Verner's law by Karl Verner in 1875 describes a historical sound change in the Proto-Germanic language whereby voiceless fricatives *f, *þ, *s, *h, *hʷ following an unstressed syllable became the voiced fricatives *β, *ð, *z, *ɣ, *ɣʷ.
When Grimm's law was discovered, a strange irregularity was spotted in its operation. The Proto-Indo-European (PIE) voiceless stops *p, *t and *k should have – according to Grimm's law – changed into Proto-Germanic (PGmc) *f (bilabial fricative [ɸ]), *þ (dental fricative [θ]) and *h (velar fricative [x]). Indeed, that was known to be the usual development. However, there appeared to be a large set of words in which the agreement of Latin, Greek, Sanskrit, Baltic, Slavic etc. guaranteed PIE *p, *t or *k, and yet the Germanic reflex was voiced (*b, *d or *g).
At first, irregularities did not cause concern for scholars since there were many examples of the regular outcome. Increasingly, however, it became the ambition of linguists like the Neogrammarians to formulate general and exceptionless rules of sound change that would account for all the data (or as close to all the data as possible), not merely for a well-behaved subset of it.
One classic example of PIE *t → PGmc *d is the word for 'father'. PIE *ph₂tḗr (here, the macron marks vowel length) → PGmc *fadēr (instead of expected *faþēr). The structurally similar family term bʰréh₂tēr 'brother' did indeed develop as predicted by Grimm's Law (Gmc. *brōþēr). Even more curiously, they often found both *þ and *d as reflexes of PIE *t in different forms of one and the same root, e.g.*werþaną 'to turn', preterite third-person singular *warþ 'he turned', but preterite third-person plural *wurdun and past participle *wurdanaz.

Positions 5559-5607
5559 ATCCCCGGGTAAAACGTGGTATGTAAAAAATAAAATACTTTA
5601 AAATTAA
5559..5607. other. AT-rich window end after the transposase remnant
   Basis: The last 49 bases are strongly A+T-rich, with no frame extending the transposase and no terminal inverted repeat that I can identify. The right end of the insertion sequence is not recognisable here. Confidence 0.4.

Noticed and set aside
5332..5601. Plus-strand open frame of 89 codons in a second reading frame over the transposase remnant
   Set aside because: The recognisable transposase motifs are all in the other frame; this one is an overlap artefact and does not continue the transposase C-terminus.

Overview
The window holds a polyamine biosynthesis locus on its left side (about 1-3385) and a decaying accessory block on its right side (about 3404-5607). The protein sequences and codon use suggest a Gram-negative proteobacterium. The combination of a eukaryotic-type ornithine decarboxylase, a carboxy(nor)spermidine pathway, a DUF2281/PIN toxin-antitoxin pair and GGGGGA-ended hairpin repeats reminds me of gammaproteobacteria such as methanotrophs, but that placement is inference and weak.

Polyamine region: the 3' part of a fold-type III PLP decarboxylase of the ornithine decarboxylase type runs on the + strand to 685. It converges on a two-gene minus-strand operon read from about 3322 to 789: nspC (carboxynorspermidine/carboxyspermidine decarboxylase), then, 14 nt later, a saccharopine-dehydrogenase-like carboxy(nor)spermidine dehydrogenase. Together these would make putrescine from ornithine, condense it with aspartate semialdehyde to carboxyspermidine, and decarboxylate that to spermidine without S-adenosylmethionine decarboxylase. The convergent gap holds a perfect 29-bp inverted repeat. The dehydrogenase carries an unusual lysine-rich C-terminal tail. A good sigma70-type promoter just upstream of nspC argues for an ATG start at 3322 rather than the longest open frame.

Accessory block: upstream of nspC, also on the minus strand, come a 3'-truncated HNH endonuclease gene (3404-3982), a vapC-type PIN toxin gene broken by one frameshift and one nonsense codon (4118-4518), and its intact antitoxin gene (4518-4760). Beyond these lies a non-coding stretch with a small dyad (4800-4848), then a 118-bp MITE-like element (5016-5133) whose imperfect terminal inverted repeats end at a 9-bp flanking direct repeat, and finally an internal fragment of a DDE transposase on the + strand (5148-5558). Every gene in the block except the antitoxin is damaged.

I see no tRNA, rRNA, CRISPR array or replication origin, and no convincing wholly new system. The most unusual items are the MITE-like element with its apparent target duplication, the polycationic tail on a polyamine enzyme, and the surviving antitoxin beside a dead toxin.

Karl Verner is cred as the first scholar to note the factor governing the distribution of the two outcomes. He observed that the apparently unexpected voicing of voiceless stops occurred if they were non-word-initial and if the vowel preceding them carried no stress in PIE. The original location of stress was often retained in Greek and early Sanskrit; in Germanic, though, stress eventually became fixed on the initial (root) syllable of all words. The crucial difference between *patḗr and *bʰrā́tēr was therefore one of second-syllable versus first-syllable stress (compare Sanskrit pitā́ versus bhrā́tā).
The *werþaną : *wurdun contrast is likewise explained as due to stress on the root versus stress on the inflectional suffix (leaving the first syllable unstressed). There are also other Vernerian alternations, as illustrated by modern German ziehen 'to draw, pull' : Old High zogōn 'to tug, drag' ← PGmc. *teuhaną : *tugōną ← Pre-Germanic *déwk-o-nom : *duk-éh₂-yo-nom 'lead'.